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History of the Molly Stark Cannon
“The famous Molly Stark cannon, captured from the British at the battle of Bennington (VT) by New Hampshire troops under the command of General John Stark on August 16, 1777, has for many generations been the proud possession of the citizens of New Boston. She is two hundred and twenty years old, having been cast in Paris, France, in 1743. Old Molly, as we affectionately call her, has had a most glorious history, serving under the French flag once, the British twice and the American twice.”
–excerpt from “The New Boston Artillery Company and Molly Stark" Clement A. Lyon 1963

In 1743, the cannon and a mate were cast in Paris, ornately decorated with a shield and crown flanked by American Indians armed with bows and arrows. Both cannons traveled across the Atlantic Ocean to protect the citizens of Quebec. The British forces at the Battle of the Plains of Abraham captured both of the cannons in 1759. Once again, both cannons changed hands when they were surrendered to General John Stark at Bennington in 1777.

“the fruits of the victory were four pieces of brass canon, several stand of arms, eight brass drums, a quantity of German broadswords, and about 700 prisoners.” Our gun, Molly Stark, was one of these four pieces, it being a four pounder.”

The Molly Stark cannon (named affectionately after General Stark’s wife) served in defense of the British siege at Detroit, Michigan, during the “Second Revolutionary War” the War of 1812, and was actually recaptured by the British after the surrender of the city. As fate would have it, the Americans captured Old Molly from the British once again, this time at the Battle of Fort George during the same war.

Prior to his death in 1822, General John Stark removed old Molly from storage at the first arsenal built by the United States (in Watervliet, New York “The Arsenal City”).

Old Molly was retired from active duty and presented to the New Boston Artillery Company of the 9th Regiment of the New Hampshire Militia by General Stark for the company’s contributions to the success of the Battle of Bennington. When the Artillery Company disbanded in 1852, everything except Old Molly was returned to the State of New Hampshire.

“All military accouterments were returned to the State except Molly Stark. Those hardy souls who had preserved and protected her would not give her up” -Clement Lyon, New Boston Artillery Company, 1963.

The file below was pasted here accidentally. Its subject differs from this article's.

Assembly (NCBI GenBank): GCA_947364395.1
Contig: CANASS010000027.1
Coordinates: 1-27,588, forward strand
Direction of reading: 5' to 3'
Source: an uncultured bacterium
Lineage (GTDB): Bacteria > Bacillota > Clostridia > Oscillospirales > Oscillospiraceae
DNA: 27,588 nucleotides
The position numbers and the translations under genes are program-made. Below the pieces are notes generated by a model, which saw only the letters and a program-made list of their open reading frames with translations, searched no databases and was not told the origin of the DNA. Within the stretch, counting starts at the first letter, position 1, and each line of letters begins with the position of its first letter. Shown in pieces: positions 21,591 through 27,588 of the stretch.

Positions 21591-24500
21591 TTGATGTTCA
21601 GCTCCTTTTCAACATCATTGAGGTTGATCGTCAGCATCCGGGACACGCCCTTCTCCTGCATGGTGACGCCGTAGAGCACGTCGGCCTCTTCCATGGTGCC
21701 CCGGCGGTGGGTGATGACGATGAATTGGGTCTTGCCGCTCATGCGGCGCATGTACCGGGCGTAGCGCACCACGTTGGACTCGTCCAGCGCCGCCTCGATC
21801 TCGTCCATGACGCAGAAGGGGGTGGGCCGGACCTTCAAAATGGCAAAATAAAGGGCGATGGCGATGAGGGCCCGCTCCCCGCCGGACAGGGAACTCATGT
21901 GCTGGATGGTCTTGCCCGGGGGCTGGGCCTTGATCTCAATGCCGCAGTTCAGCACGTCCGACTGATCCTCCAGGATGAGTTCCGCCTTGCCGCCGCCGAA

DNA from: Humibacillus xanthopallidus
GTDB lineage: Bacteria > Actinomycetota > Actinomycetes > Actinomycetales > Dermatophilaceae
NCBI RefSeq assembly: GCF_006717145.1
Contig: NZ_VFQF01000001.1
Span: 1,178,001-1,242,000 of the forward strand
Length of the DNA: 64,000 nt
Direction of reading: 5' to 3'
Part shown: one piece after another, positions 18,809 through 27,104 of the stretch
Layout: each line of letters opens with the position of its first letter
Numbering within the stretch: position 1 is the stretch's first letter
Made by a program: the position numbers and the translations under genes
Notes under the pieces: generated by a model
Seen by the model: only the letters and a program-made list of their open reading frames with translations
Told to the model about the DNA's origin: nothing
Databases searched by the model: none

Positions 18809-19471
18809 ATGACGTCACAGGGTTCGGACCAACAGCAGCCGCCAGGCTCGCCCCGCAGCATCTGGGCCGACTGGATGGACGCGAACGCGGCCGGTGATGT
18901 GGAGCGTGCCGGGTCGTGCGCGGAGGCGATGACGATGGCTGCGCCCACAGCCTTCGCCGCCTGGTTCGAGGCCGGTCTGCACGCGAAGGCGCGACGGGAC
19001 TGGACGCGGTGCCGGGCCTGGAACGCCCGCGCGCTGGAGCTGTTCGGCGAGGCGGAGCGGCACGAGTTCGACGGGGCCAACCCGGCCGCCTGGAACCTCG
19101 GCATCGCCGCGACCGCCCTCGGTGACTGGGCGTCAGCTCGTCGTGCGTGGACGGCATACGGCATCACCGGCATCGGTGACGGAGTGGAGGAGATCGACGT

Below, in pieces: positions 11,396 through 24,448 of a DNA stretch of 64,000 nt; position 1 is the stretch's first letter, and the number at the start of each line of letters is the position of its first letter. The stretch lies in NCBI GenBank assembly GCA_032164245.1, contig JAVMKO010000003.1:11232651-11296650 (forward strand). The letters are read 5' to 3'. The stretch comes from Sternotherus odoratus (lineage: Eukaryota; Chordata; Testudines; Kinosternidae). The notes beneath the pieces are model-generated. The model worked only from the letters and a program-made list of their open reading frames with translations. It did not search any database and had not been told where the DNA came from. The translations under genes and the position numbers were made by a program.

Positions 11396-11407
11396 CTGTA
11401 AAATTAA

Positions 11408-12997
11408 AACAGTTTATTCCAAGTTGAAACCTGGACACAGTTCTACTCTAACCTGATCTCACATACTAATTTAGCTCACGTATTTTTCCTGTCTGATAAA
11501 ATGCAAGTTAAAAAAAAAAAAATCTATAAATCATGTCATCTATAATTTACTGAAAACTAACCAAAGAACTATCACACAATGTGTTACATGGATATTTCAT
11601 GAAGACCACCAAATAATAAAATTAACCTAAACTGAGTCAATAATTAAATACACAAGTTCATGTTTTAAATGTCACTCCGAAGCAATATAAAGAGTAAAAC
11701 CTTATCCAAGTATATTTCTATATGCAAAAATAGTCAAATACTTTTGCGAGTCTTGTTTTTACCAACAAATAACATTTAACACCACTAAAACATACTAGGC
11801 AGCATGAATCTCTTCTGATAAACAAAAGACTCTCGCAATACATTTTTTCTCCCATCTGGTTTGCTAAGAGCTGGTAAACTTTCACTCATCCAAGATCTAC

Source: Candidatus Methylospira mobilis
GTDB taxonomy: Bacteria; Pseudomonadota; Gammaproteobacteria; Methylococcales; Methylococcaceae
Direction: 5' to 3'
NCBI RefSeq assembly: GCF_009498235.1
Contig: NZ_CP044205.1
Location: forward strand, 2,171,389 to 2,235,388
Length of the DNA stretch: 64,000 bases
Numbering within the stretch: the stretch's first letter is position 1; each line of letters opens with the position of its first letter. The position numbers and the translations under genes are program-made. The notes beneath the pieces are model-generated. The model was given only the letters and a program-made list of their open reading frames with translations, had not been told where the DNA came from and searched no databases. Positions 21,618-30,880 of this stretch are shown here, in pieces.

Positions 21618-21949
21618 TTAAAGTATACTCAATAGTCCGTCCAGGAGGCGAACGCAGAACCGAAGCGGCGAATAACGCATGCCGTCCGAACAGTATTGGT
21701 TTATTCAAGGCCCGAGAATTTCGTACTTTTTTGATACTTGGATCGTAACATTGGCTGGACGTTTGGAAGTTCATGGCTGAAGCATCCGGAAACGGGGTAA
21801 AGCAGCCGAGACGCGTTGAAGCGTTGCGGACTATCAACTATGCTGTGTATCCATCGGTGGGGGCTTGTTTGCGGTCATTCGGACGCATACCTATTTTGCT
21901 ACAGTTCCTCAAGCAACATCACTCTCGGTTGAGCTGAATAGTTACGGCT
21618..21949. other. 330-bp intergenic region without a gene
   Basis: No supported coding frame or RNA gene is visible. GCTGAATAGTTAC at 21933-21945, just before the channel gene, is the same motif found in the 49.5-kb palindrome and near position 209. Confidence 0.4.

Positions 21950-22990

The original New Boston Artillery Company was active until 1852. It was in that year that the General Court repealed the law requiring military service. During the intervening years until 1938, when the New Boston Artillery Company was legally formed, New Boston citizens kept a secret guard over the cannon.

“Numerous are the tales of rivalry between our neighboring towns for the possession of the cannon." We insert an interesting interlude based on two clipping from the Manchester Union, of March 1920. It seems that the Manchester Historical Association has serious designs on acquiring Molly Stark. Elaborate plans were proposed for bringing the cannon to Manchester by chartered train.

"One car of the special train would be a suitably draped flat car bearing the priceless Molly Stark cannon." The second clipping quotes a New Boston Selectman as saying "I guess that parade which some of the prominent citizens of Manchester are saying will be a special feature of the exercises incident to transporting the cannon to Manchester will be somewhat delayed, and I shouldn’t wonder if it would be indefinitely postponed."

In the spring of 1938, certain incidents developed that caused serious thought among some of our citizens relative to the security of the cannon and on June 7th, William O. Dodge called a meeting for reorganizing the Artillery Company. It was incorporated on August 31, 1938.

The object for which this corporation was established is to have custody of and responsibility for the cannon, Molly Stark. –

This information was taken from “Those Wonderful Years” and “Images of America – New Boston”